Peter Coppola plays six days a week and drills on the seventh. The 61-year-old San Diego resident organized a weekly drills group that met for more than a year. “Then I went away on a five month trip,” Coppola said. “It has been hard to establish that cadence again.” Coppola started playing in late 2019 and believes drilling helped him improve from a 3.3 player to “3.8ish.”

“Most think drilling is boring,” Coppola said. “I’ve had players say, ‘Let’s just play’ after 15 or 20 minutes of drills even though I make the drills into mini games.”

Marcy Sieminski has been playing for two years and says she’s rated at 3.5. “In my first year I drilled and played about 50-50,” the 68-year-old Wall Township, NJ resident said. “Now I don't drill anymore, and I concentrate on playing four times a week. However, I do have friends that still take lessons and drills. Part of the problem is that playing indoors gets very, very expensive. Then to add lessons or drills on top of that you're talking a lot of money.”

Allison Grant of Asheville says she spends 25 percent of her time at the courts drilling. “I know I should spend more time drilling, but it can be difficult to balance with the desire for pure play.” Grant, 57, says the drills make each player think. “Following the drill, we engage in cooperative point play, allowing us to dissect each exchange, analyze what went right or wrong, and discuss strategies for improvement. The collaborative nature of these sessions fosters a deeper understanding of the game and encourages continuous learning.” Grant also practices dinking on a half court set up in her garage.

I know I should drill at least twice a week. But I just can’t get fired-up about it. My entire practicing consists of the five to ten minutes after arriving at rec play and warming up with the three others on the court. Then I want the game to start. I know I won’t get much better this way, and I’m fine with that.


My thoughts of the week, not all pickleball

I’m saddened by the decline of Sports Illustrated. The magazine was once the bible of sports journalism. It’s gone downhill since Time, Inc. sold it and is now owned by a company that is primarily a licensing firm that acquires the rights to celebrity brands. Not a company that apparently cares much about journalism. It’s laid off hundreds of SI employees. The longtime weekly is now a thin monthly. I’ve had a subscription since graduating from college 48 years ago. I won’t renew it. I won’t support a company that’s laid-off so many journalists.

Speaking of Sports Illustrated, good luck to NFL writer and fellow Ohio University alumnus Peter King, who recently announced his retirement. King covered the NFL for SI for many years and wrote an excellent and lengthy online column every Monday for SI and later for NBC Sports, providing a recap of the weekend’s games and extensive, inside the league news.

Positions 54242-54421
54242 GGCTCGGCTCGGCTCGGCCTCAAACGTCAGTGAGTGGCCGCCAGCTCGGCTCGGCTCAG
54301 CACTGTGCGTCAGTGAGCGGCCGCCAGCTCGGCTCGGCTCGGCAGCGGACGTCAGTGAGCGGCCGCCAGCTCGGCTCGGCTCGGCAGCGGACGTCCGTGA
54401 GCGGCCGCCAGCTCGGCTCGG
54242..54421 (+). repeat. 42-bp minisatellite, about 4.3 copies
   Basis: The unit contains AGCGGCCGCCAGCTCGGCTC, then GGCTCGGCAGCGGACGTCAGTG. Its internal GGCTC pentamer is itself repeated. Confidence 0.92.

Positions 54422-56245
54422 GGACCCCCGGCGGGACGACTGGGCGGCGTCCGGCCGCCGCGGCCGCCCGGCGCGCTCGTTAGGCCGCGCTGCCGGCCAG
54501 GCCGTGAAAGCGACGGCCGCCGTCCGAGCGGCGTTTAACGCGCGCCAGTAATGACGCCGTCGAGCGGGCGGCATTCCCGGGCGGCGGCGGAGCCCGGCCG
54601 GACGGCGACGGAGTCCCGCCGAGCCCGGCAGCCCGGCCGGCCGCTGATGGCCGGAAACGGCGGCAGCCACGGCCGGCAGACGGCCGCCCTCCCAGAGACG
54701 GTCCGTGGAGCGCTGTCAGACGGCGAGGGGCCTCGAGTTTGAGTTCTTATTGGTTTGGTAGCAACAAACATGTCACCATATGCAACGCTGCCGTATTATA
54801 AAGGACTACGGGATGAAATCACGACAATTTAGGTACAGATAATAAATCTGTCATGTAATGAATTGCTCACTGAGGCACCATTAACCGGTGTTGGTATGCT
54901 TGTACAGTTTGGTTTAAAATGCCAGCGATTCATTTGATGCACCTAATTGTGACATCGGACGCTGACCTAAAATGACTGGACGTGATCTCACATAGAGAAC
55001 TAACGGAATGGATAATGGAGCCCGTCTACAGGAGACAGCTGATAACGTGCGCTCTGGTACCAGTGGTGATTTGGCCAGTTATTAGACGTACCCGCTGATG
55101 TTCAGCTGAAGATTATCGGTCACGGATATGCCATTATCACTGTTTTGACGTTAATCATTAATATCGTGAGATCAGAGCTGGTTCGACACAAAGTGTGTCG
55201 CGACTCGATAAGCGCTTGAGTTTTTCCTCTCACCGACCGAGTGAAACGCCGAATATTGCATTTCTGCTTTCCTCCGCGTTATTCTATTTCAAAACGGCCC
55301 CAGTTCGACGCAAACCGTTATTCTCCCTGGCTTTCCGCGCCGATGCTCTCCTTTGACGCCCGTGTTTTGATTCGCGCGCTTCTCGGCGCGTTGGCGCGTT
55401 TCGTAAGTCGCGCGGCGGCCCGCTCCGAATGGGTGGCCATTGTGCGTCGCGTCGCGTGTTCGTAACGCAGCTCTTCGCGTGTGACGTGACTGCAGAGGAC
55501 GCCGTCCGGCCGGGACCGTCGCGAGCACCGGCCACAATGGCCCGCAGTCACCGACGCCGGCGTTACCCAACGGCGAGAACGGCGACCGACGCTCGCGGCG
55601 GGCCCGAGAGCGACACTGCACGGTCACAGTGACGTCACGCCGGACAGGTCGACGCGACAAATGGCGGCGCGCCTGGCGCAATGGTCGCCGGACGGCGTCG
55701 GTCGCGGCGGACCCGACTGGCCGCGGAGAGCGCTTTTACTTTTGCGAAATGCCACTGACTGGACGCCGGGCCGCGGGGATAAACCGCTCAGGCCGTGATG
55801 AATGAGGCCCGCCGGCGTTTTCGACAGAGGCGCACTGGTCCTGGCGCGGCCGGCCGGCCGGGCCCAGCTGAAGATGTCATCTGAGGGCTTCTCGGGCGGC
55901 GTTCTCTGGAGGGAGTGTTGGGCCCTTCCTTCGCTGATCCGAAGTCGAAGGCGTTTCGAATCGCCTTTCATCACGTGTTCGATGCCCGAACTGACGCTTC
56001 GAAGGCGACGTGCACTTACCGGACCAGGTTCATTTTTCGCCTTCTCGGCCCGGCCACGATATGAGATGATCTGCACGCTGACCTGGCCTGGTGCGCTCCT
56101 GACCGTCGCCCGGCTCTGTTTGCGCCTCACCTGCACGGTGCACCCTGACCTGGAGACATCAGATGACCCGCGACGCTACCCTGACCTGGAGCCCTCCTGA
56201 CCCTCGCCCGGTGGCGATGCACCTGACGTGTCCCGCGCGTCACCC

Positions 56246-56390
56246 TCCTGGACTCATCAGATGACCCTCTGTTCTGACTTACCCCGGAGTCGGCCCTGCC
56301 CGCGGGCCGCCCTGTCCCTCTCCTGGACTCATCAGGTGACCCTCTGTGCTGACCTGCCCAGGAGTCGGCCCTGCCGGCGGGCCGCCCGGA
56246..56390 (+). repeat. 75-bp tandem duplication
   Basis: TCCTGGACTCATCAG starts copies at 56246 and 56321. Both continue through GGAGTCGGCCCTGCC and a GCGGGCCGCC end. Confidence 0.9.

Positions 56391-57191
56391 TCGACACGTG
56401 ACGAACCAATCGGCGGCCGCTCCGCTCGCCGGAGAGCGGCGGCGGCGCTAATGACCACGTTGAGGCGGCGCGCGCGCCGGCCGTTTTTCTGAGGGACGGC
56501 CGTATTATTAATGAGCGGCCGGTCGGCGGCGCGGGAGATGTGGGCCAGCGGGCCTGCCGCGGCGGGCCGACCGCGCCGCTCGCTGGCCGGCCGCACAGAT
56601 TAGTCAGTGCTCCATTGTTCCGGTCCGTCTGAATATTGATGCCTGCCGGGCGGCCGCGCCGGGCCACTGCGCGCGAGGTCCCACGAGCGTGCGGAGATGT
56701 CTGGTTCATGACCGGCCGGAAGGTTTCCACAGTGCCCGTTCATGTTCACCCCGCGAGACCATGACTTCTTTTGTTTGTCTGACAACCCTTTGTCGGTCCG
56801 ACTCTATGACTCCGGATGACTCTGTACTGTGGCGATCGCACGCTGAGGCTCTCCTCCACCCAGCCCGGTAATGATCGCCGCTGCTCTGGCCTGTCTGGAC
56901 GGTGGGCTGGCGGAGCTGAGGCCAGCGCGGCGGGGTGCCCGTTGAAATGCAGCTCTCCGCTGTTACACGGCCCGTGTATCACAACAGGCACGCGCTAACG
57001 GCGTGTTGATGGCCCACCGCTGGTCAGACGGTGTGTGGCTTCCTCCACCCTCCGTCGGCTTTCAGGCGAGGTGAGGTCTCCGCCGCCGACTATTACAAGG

In his retirement announcement, King wrote: I’m the luckiest man on the face of the earth. To be a long-termer in an increasingly short-term business, to write this column for 27 years and to be a sportswriter for 44, well, that’s something I’ll always be grateful for. Truly, I’ve loved it all.

I can relate, having retired in 2020 after 40 years of television news reporting, the last 20 years as an investigative reporter. I loved it and always said when I’m not excited about the work when I wake up every morning, I’ll know it’s time. During the COVID pandemic, after my photographer/editor was laid off, I knew it was time. I retired 16 months before my contract was up. I wanted to do other things and had been working in the news business since I was two weeks out of college. I thought about my father, who died at 74. Peter King is 66 and I have a feeling he’ll miss writing and will resurface after some time off.

I get annoyed when I see basketball coaches at all levels keep their starters in with a big lead and little time left. Last Friday night I caught the second half of the South Carolina boys high school Class 5A state basketball championship game. The coach of the team up by 19 points didn’t clear his bench until 28 seconds were left. Twenty-eight seconds. Really? You’re worried about blowing a 19-point lead and you couldn’t have put the subs in with two minutes left? The bench players work hard every day in practice all season. I see this especially often in women’s college basketball. I think it’s lousy sportsmanship.

I hear a hit song on SiriusXM by a group that was a one-hit wonder and I wonder: Why couldn’t they produce another hit? But I know how difficult it is to write one great song. That’s why most bands never have one hit.

The Netflix documentary, The Greatest Night in Pop is the greatest music documentary I’ve seen. You don’t have to like the 1985 song, We Are the World, to love this doc about the behind the scenes work to get it recorded.

I miss George Carlin. I think he’d have some smart observations about the way of the world today.

Three weeks until Opening Day. Despite some dumb rule changes, especially starting extra innings with a runner on 2nd, I still love baseball.


(If you want to contact Matthew with a blog idea, email him at mhs7386@gmail.com)